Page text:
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The Reader’s Bill of Rights

Tips to encourage reading

The Reader’s Bill of Rights

Everyone has the right to read. Here’s The Reader’s Bill of Rights to help you make the most of that right: Readers have:

The right to not read.

The right to skip pages.

The right to not finish.

The right to reread.

The right to read anything.

The right to escapism.

The right to read anywhere.

The right to browse.

The right to read out loud.

The right not to defend your tastes.

—Pennac, Daniel, Better Than Life, Coach House Press, 1996.


Take time to:

Provide teens equal access to all library resources.

Provide high quality customer service to teens.

Become familiar with popular books and magazines that teens enjoy.

Read some of the popular books and magazines and talk to teens about them.

Design a “cool” space for teens. Make it accessible, comfortable and eye-appealing.

Provide multiple copies of favorite books in paperback editions.

Open the library during the times teens use the library the most.

Involve teens in library activities, services, collection development and programs.

Ask teens for their opinions and advice about library collections, policies and programs.


Take time to:

Read to your teenagers as well as to your younger children.

Make a time and a place for reading in your home.

Encourage talking about reading in your family.

Set a good example—read on your own.

Help your teen build literacy skills.


Take time to:

Collaborate with the librarians in your school and community to encourage reading for the fun of it.

Make regular reading for fun a part of your lesson plans.

Consider letting students choose their own books to read for assignments.

Keep track of your Daily Reading Time (DRT) and have your students do the same. Compare totals for a week. Use the totals as a benchmark and discuss ways to increase the time with your students.

Work with administrators and other teachers to make reading a number one priority in your school.

Read the article “Dear Teachers: Please Help My Kids Become Readers” by Chris Crowe, English Journal (March 2001): 139–144.

Read the “Statement on Adolescent Literacy” in the September 1999 issue of Journal of Adolescent and Adult Literacy.

Talk about books and reading with your students regularly. Find out what texts teens value: magazines? Web sites? videos? Use these texts as a jumping off place to guide their reading. Read the texts teens value yourself.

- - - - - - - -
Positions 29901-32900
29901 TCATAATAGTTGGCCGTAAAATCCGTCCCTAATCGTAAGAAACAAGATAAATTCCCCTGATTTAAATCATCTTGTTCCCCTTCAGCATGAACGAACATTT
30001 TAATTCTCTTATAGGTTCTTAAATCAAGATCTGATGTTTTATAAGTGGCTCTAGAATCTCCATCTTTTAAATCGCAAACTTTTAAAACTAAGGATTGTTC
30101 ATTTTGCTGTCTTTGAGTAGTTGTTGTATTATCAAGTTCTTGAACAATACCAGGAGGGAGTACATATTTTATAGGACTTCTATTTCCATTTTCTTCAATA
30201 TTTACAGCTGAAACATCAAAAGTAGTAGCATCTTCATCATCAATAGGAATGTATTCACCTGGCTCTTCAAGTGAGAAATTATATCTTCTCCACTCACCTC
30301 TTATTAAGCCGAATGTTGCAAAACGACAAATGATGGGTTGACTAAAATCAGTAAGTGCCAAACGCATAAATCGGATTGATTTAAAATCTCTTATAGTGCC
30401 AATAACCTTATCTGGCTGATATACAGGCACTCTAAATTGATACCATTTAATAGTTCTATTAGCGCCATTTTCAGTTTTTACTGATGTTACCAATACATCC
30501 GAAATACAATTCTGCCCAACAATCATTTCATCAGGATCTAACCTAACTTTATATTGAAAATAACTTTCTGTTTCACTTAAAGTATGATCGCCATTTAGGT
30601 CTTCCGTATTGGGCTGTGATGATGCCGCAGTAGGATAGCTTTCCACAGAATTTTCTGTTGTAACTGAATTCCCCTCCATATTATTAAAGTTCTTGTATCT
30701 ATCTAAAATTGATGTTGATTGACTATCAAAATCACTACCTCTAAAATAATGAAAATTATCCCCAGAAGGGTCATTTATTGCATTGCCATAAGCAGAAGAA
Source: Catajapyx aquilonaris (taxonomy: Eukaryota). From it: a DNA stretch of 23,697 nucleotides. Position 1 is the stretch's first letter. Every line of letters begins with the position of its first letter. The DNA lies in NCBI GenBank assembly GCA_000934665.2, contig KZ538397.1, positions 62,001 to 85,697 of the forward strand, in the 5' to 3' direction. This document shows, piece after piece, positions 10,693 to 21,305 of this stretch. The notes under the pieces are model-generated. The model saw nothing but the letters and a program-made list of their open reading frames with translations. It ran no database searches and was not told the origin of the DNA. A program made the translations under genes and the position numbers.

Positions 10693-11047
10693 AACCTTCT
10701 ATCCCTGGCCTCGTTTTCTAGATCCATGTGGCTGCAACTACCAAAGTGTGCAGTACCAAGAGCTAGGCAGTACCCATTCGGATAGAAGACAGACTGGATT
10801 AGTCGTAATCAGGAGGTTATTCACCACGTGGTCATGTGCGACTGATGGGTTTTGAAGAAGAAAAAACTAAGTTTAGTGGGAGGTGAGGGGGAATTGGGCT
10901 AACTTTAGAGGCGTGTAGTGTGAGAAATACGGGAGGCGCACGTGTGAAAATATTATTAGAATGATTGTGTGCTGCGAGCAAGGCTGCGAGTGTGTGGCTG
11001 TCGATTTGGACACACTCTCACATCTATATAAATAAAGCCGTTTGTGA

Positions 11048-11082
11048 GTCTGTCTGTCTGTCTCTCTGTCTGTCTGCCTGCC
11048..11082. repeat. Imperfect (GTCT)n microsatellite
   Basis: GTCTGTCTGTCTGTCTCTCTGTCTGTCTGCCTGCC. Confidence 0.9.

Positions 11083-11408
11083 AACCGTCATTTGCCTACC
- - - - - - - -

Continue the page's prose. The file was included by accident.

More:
Align instruction with successful reading relationships that teens have at home.

Get to know the passionate interests of individual students outside the classroom and connect these interests to their reading.

Ask the families of your students about their home reading habits.


July 28, 2008 Posted by | Parents care | Leave a comment

How to Build Your Child’s Confidence

Mansour Ahmadi never earns gold stars on his school tests. His class-mates tell him that he is stupid, and he does not argue. Ahmadi a 9-year-old, has already given up on life.

Susan is an overweight 10-year-old. She has no friends and is nicknamed Fatty. Susan hates the world and herself.

These children are victims of the flawed standards society uses to assess the worth of children. Not everyone is seen as worthy or is accepted. Instead, we reserve praise and admiration for the few who have been blessed from birth with the characteristics we wrongly value most highly — beauty, brains and riches. It is a vicious system, and we must counterbalance its impact by helping young people to develop self-esteem.

All children are created worthy and are due the right to personal respect and dignity. But how can we, as parents, build strong egos and indomitable spirits in our children? There are strategies by which we can instill confidence and self-worth.

Examine your own values

Are you secretly disappointed because your child is ordinary? Have you rejected him, at times, because he lacks charm or is awkward? Do you think your child is stupid?

A sizable portion of a child’s self-concept emerges from the way he thinks you see him. When the child is convinced he is loved and respected by his parents, he is inclined to accept his own worth as a person.

Many children know they are loved by their parents, but don’t believe they are held in high esteem by them. A child can know that you would give your life for him, yet still detect your doubts about his acceptability. You are nervous when he speaks to guests. You interrupt to explain what he was trying to say, or laugh when his remarks sound foolish. Parents need to guard what they say in the presence of their children.

Parents must also take the time to introduce children to good books, to fly kites and play football with them, listen to the skinned-knee episode and talk about the bird with the broken wing. These are the building blocks of esteem.

Teach a “think positive” policy

One characteristic of a person who feels inferior is that he talks about his deficiencies to anyone who will listen.

While you are blabbing about your inadequacies, the listener is forming an impression of you. He will later treat you according to the evidence you have provided. If you put your feelings into words, they become solidified as fact in your own mind.

Therefore, we should teach a “think positive” policy to our children. Constant self-criticism can become a self-defeating habit.

Help your child compensate

Our task as parents is to serve as a confident ally, encouraging when children are distressed, intervening when threats are overwhelming, and giving them the tools to overcome the obstacles.